“’What SB 48 purports to do in terms of using general revenue to pay for religious education puts the measure in peril,’ said Meyer, who won a landmark lawsuit against the state’s original voucher plan promoted by Jeb Bush.
“The bill sponsors ‘are selling it as streamlining five (programs) into two,’ Meyer said. ‘But it does so much more.’”
January 23, 2021
ACICS Back on the Chopping Block
After being reinstated by the Trump adminisitration, the Accrediting Council for Independent Colleges and Schools (ACICS) is facing termination under the Biden administration for the same reason it lost its authority under the Obama administration.
Founded in 1912, ACICS serves as the chief accrediting agency for for-profit colleges and universities. The U.S. Department of Education under Obama nullified the status of ACICS in December 2016 for failing to provide adquate oversight. Attorneys general in as many as 37 states had conducted fraud investigations into for-profit colleges for having enrolled underqualified applicants, inflated passing rates of students, and exaggerated employment data of graduates. Yet the Trump administration gave ACICS new life.
“President Donald J. Trump’s education secretary, Betsy DeVos, reinstated the accrediting body in 2018, citing a federal court’s opinion that found the Obama administration had not allowed it to properly defend itself,” writes Erica L. Green in The New York Times. “Ms. DeVos did so over the objections of her own staff, who issued a 244-page report detailing how the body had failed to meet dozens of federal standards.”
“The reinstatement,” continued Green, “allowed ACICS to keep operating as a watchdog for the Education Department and a gatekeeper of billions in federal financial aid dollars. At the time, the group said that it had made drastic improvements to its operations.
“Career staff members at the department who have monitored the group’s compliance since then disagree.
“The department’s announcement on Friday said that the accrediting body had ‘failed to demonstrate that it has competent and knowledgeable individuals’ who were trained in the agency’s own ‘standards, policies and procedures.’”
January 03, 2021
New York Times Flunks DeVos
The editorial board of The New York Times bid farewell to Secretary of Education Besty DeVos with a scathing report card, judging her “perhaps the most disastrous leader in the Education Department’s history.”
The Times took aim, in particular, at DeVos’s record of advocacy for the for-profit tertiary sector:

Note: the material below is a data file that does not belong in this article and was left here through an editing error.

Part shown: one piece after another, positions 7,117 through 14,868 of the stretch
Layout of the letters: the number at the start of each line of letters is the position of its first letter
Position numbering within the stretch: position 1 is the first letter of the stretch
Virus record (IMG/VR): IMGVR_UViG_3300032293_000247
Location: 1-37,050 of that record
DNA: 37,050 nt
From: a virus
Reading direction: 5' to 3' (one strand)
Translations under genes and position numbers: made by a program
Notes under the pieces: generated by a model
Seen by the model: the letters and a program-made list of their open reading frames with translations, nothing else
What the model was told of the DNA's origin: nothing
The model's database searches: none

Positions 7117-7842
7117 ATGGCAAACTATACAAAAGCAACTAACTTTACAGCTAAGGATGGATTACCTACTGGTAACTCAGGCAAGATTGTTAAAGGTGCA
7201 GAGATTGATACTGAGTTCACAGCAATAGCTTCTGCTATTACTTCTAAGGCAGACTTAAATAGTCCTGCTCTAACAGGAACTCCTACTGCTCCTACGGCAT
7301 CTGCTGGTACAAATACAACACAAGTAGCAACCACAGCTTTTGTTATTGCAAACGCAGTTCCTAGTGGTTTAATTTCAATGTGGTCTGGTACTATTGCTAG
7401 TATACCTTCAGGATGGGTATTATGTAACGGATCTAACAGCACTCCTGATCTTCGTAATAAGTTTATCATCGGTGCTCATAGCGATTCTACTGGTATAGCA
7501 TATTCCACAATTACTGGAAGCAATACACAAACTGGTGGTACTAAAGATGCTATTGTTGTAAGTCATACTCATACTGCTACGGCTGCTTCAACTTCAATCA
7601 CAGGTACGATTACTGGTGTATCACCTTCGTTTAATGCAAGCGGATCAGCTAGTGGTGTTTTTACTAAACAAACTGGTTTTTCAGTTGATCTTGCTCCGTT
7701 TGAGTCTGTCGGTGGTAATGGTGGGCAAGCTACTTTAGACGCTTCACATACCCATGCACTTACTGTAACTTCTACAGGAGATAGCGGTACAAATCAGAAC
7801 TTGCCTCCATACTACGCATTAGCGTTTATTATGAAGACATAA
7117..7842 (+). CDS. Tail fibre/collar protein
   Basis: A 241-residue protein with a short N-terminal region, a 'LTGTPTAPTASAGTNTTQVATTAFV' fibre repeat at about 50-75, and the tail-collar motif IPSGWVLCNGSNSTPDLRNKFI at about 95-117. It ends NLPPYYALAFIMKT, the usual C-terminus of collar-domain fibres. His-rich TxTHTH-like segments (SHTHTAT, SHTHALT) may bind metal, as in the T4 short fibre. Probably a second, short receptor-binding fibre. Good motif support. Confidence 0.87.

"The DeVos administration sold out to predatory for-profit colleges and their various abettors within a nanosecond of taking office. To get a jump on reversing this particular set of policies, the new education secretary can begin rule-making processes where necessary and inform the courts that it will no longer defend against lawsuits filed by state attorneys general and others who have dogged the DeVos department in court for buddying up to the for-profit industry and attacking student borrowers who deserve to have their student loans forgiven because they were defrauded by career education programs.
"The department should immediately begin rule-making to reverse Ms. DeVos’s gutting of the 'gainful employment' rule, which was supposed to cut off access to federal student aid for career training programs that buried students in debt while failing to prepare them for the job market.
"Pending in court is a lawsuit filed by 22 states and the District of Columbia charging that Ms. DeVos unlawfully rescinded an Obama-era rule that allowed students who had been defrauded by career colleges to have their federal loans forgiven. The department should stop defending against this lawsuit and revisit loan discharge claims by borrowers who remain saddled with debt even though the schools they attended were shown to be engaged in fraud. The DeVos version of the so-called borrower defense rule was so onerous for defrauded borrowers that Congress passed a bipartisan measure blocking it. That measure, however, was vetoed by the president.
"In yet another sop to the for-profit industry, Ms. DeVos disregarded a scathing indictment by her department’s career staff, reinstating an accrediting body that had been stripped of its authority for exercising lax oversight. The organization was the accreditor for two for-profit institutions that collapsed, leaving tens of thousands of students with debt and useless degrees. The new education secretary would do well to closely scrutinize the department’s methodology for evaluating accreditors.